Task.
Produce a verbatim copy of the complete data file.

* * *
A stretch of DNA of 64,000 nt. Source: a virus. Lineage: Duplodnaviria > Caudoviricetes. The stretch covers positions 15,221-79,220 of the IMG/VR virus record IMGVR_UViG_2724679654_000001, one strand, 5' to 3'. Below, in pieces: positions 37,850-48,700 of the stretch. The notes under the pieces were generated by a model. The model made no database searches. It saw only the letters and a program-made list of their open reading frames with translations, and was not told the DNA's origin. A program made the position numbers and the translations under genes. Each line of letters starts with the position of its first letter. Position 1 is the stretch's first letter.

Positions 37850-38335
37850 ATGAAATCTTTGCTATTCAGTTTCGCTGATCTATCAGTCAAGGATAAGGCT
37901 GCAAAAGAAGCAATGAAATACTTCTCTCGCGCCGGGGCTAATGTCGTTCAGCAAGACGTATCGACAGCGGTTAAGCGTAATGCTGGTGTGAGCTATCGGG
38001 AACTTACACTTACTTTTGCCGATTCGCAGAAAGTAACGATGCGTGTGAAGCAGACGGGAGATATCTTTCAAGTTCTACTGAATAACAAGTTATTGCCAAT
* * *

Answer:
A stretch of DNA of 64,000 nt. Source: a virus. Lineage: Duplodnaviria > Caudoviricetes. The stretch covers positions 15,221-79,220 of the IMG/VR virus record IMGVR_UViG_2724679654_000001, one strand, 5' to 3'. Below, in pieces: positions 37,850-48,700 of the stretch. The notes under the pieces were generated by a model. The model made no database searches. It saw only the letters and a program-made list of their open reading frames with translations, and was not told the DNA's origin. A program made the position numbers and the translations under genes. Each line of letters starts with the position of its first letter. Position 1 is the stretch's first letter.

Positions 37850-38335
37850 ATGAAATCTTTGCTATTCAGTTTCGCTGATCTATCAGTCAAGGATAAGGCT
37901 GCAAAAGAAGCAATGAAATACTTCTCTCGCGCCGGGGCTAATGTCGTTCAGCAAGACGTATCGACAGCGGTTAAGCGTAATGCTGGTGTGAGCTATCGGG
38001 AACTTACACTTACTTTTGCCGATTCGCAGAAAGTAACGATGCGTGTGAAGCAGACGGGAGATATCTTTCAAGTTCTACTGAATAACAAGTTATTGCCAAT